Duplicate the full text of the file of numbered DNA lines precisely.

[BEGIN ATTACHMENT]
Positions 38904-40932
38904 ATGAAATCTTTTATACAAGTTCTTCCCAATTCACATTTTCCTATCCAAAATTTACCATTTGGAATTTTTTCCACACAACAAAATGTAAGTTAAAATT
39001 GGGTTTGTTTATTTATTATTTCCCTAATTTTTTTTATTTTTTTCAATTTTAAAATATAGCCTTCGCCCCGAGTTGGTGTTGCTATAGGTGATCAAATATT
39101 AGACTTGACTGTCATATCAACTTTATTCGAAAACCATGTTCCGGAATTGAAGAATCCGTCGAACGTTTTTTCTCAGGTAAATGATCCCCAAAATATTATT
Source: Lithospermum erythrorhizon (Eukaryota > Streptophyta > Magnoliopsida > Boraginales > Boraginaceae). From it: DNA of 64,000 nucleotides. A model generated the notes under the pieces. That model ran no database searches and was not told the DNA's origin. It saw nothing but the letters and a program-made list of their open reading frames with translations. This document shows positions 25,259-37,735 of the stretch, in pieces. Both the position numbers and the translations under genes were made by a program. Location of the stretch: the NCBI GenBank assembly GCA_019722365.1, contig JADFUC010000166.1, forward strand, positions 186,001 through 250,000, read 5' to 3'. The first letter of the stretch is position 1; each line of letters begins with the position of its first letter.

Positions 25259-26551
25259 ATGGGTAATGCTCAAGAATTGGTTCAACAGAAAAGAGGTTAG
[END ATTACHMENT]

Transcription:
Positions 38904-40932
38904 ATGAAATCTTTTATACAAGTTCTTCCCAATTCACATTTTCCTATCCAAAATTTACCATTTGGAATTTTTTCCACACAACAAAATGTAAGTTAAAATT
39001 GGGTTTGTTTATTTATTATTTCCCTAATTTTTTTTATTTTTTTCAATTTTAAAATATAGCCTTCGCCCCGAGTTGGTGTTGCTATAGGTGATCAAATATT
39101 AGACTTGACTGTCATATCAACTTTATTCGAAAACCATGTTCCGGAATTGAAGAATCCGTCGAACGTTTTTTCTCAGGTAAATGATCCCCAAAATATTATT
Source: Lithospermum erythrorhizon (Eukaryota > Streptophyta > Magnoliopsida > Boraginales > Boraginaceae). From it: DNA of 64,000 nucleotides. A model generated the notes under the pieces. That model ran no database searches and was not told the DNA's origin. It saw nothing but the letters and a program-made list of their open reading frames with translations. This document shows positions 25,259-37,735 of the stretch, in pieces. Both the position numbers and the translations under genes were made by a program. Location of the stretch: the NCBI GenBank assembly GCA_019722365.1, contig JADFUC010000166.1, forward strand, positions 186,001 through 250,000, read 5' to 3'. The first letter of the stretch is position 1; each line of letters begins with the position of its first letter.

Positions 25259-26551
25259 ATGGGTAATGCTCAAGAATTGGTTCAACAGAAAAGAGGTTAG